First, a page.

What should I do with them? Tuck them in my purse? Put them back in the book and leave it on the shelf? It was not a current title and might never be purchased. What was the next stop on the journey for unwanted books?
I bought the book and the pages along with it and became their steward and a witness to the pain of one hopeless morning in the first week of 1996. The thoughts and feelings of a man who felt disconnected from family. Marginalized at work and in community. Who craved recognition and acknowledgment, but got neither. Who wanted to be valued and to make someone proud. Who recognized his deepening depression but wanted to try to tough it out without medicine. Who understood how some people, including the protagonist in the book I now held, would turn, on their darkest day, to suicide. He wrote of his one great love, a woman whom he had cast aside "like garbage" and the one he was now with, even while knowing there could be no future together.
I think back to my own life in the early days of 1996. It was a time of personal and professional promise. In a few weeks would come a rare Virginia blizzard, and Tim would purposely get snowed in with my roommates and me. There would be parties, card games, a snowy trudge to the local movie theater, and cooking together in the big, drafty kitchen. We were so young. A few months later he would propose, and the promise of a future together as a family became real. In the waning hours of that year, on a strangely warm December day, we would marry.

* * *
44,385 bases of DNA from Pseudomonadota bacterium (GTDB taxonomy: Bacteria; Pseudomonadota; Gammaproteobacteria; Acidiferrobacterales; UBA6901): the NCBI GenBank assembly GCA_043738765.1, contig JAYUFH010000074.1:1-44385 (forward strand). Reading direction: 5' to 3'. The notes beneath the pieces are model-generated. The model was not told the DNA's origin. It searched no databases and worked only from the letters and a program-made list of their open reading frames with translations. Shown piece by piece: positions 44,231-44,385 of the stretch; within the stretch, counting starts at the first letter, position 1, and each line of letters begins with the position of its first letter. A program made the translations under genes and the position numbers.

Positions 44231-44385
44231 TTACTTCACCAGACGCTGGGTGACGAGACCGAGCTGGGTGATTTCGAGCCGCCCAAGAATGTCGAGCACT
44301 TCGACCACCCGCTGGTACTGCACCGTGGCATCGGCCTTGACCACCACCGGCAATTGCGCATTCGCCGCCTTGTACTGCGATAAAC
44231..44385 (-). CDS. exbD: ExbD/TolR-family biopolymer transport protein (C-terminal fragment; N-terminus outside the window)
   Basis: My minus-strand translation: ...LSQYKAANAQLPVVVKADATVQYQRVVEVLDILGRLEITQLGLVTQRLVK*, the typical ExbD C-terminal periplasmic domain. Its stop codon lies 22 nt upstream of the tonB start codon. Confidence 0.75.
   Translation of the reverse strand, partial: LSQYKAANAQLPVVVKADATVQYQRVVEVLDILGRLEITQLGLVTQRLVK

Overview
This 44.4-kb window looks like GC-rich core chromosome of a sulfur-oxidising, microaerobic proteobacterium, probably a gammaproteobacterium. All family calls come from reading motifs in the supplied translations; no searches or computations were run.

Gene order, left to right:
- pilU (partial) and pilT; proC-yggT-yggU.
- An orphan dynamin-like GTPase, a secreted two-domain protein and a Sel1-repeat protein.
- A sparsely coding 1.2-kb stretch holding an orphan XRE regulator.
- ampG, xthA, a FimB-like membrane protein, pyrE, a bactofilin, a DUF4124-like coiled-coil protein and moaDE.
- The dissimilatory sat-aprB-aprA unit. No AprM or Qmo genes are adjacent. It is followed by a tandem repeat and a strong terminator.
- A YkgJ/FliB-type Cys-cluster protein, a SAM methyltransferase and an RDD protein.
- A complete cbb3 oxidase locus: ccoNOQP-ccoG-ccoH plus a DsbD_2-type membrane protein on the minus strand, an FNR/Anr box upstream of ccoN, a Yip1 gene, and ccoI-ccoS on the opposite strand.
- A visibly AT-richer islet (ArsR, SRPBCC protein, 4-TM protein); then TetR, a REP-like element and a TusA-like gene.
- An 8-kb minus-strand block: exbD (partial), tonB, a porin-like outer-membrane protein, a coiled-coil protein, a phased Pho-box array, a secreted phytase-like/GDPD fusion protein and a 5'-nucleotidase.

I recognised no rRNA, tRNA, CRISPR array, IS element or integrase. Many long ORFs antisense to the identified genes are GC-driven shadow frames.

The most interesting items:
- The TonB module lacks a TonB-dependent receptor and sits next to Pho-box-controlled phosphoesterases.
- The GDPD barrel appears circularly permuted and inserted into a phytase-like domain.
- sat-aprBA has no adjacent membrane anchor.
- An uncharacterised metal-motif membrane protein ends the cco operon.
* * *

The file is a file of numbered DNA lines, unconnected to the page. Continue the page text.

In the almost 18 years since, it's clear my life has not turned out the way I would have imagined or planned. Not that I did that much planning anyway. We had two kids not because that was the magic number, but because that was how many we had before the thought of having more frightened us. I stepped off the career path because I was able to stay at home with Jack and Margaret, but I had no real picture of what my second or third acts would be. And my own family relationships chugged along with varying levels of beauty, pain and sometimes dysfunction. We stayed in my home town because it was all I knew, and the years kept moving past and we grew settled. Life happened.
And then the creek happened. And we were dragged to the depths of a despair and pain too deep for us to have ever imagined. And now, almost 2 1/2 years later, we stand again on dry land. Not because we are healed. Not because it's all okay, but because we have hope. It could be that our survival is just one more form of settling, more trudging forward without a plan, because that's all we've ever known how to do. But maybe it's more. Maybe it's a peace that doesn't come from us and our plodding, or from our strong wills, but from God and our love for Jack.
I wonder about the man who wrote those pages. His mind and heart felt no peace that day. No shelter in the storm. Has he kept going for all these years? Did he find help in the way of needed medical attention, acknowledgment, and healed relationships?
I don't know.
But I am hoping he found some release and relief in the writing itself. In turning his thoughts over in his mind. Of getting them down on paper. On seeing what parts of life he could change, and what parts he couldn't.
I don't think writing is THE answer, but it is AN answer. I know it has been for me.